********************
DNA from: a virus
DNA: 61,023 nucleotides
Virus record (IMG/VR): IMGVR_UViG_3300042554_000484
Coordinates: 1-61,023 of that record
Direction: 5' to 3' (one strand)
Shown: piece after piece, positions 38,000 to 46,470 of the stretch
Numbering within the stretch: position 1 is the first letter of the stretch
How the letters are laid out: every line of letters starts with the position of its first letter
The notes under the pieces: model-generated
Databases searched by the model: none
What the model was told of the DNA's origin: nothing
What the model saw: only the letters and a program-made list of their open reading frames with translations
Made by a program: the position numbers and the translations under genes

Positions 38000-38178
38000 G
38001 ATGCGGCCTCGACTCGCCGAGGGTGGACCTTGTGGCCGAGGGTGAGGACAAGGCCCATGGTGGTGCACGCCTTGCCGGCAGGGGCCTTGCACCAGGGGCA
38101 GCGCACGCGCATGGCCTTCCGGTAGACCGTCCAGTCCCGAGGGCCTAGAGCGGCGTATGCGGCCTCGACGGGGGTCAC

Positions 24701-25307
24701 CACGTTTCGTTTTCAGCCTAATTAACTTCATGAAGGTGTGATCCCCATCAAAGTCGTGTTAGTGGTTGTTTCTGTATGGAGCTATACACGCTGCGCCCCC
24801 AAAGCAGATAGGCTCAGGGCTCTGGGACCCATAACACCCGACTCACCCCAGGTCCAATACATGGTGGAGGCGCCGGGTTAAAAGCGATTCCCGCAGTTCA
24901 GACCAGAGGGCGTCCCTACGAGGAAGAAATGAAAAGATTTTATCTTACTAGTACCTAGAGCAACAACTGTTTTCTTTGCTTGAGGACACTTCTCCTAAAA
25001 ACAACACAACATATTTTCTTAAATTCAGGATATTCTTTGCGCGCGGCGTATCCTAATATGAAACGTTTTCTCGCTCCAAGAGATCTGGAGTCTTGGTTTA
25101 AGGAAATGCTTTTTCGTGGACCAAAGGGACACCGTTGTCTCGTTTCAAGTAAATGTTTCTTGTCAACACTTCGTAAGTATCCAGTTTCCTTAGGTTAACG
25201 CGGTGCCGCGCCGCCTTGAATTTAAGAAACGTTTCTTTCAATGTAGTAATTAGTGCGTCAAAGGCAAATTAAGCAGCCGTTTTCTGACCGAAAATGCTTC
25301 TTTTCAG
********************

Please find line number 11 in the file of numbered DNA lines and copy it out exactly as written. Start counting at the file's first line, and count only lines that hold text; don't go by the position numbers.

What the model was told of the DNA's origin: nothing